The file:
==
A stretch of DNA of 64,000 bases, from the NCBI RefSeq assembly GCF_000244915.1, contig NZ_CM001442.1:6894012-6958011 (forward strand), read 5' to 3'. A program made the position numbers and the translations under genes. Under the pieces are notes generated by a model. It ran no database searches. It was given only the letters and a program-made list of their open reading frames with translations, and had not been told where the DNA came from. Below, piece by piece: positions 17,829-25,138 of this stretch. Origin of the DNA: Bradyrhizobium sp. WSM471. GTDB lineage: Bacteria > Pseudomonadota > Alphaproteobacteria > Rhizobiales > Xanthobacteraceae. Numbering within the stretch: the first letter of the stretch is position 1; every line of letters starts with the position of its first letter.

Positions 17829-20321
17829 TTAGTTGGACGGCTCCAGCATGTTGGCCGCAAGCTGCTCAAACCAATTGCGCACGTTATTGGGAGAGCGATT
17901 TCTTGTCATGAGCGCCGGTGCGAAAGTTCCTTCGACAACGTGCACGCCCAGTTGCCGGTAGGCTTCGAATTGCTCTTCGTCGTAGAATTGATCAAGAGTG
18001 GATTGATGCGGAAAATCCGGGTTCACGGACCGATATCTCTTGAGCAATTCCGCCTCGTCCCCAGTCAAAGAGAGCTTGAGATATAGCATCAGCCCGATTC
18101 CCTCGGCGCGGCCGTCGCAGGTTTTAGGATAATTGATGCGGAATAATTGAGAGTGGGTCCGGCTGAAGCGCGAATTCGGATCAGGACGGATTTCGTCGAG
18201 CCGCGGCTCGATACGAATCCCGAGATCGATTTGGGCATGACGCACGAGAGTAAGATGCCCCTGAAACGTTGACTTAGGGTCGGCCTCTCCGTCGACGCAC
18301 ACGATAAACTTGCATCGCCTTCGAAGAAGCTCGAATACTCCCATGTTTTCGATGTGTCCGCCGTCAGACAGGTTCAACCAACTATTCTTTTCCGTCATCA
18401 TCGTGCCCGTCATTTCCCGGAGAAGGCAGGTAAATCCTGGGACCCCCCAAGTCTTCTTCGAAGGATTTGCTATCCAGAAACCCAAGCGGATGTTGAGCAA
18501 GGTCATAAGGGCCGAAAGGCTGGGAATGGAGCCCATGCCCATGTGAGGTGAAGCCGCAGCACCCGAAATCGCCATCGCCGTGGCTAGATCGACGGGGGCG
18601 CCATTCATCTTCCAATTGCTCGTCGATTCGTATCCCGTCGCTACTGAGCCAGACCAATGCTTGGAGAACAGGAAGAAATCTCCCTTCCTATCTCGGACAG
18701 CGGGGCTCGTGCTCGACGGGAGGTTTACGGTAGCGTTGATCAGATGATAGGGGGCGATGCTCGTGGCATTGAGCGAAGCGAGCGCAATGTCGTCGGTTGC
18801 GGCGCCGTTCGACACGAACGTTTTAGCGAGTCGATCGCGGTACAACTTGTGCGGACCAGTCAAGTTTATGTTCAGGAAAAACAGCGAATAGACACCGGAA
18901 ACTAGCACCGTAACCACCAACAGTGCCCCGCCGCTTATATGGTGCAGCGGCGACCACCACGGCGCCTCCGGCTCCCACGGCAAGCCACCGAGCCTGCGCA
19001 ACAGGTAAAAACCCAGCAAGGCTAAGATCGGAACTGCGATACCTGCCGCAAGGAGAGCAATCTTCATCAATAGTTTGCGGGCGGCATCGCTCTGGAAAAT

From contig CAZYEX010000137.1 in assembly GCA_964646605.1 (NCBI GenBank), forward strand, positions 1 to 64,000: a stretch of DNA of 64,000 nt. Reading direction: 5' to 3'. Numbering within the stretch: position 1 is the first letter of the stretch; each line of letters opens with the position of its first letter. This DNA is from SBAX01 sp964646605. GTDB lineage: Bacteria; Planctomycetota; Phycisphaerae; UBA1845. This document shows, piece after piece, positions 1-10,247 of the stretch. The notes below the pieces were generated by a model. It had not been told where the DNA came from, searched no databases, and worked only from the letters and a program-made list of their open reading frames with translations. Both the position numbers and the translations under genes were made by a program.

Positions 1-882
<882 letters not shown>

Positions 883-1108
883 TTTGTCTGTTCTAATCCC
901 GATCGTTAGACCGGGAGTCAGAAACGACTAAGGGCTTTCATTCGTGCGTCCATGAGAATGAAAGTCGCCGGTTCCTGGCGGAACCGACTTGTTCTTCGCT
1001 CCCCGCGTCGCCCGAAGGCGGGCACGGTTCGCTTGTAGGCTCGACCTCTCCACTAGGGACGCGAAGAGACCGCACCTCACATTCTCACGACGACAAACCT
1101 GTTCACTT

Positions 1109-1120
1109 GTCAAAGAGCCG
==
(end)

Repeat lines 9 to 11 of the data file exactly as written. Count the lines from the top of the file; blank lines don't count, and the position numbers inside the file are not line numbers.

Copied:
18401 TCGTGCCCGTCATTTCCCGGAGAAGGCAGGTAAATCCTGGGACCCCCCAAGTCTTCTTCGAAGGATTTGCTATCCAGAAACCCAAGCGGATGTTGAGCAA
18501 GGTCATAAGGGCCGAAAGGCTGGGAATGGAGCCCATGCCCATGTGAGGTGAAGCCGCAGCACCCGAAATCGCCATCGCCGTGGCTAGATCGACGGGGGCG
18601 CCATTCATCTTCCAATTGCTCGTCGATTCGTATCCCGTCGCTACTGAGCCAGACCAATGCTTGGAGAACAGGAAGAAATCTCCCTTCCTATCTCGGACAG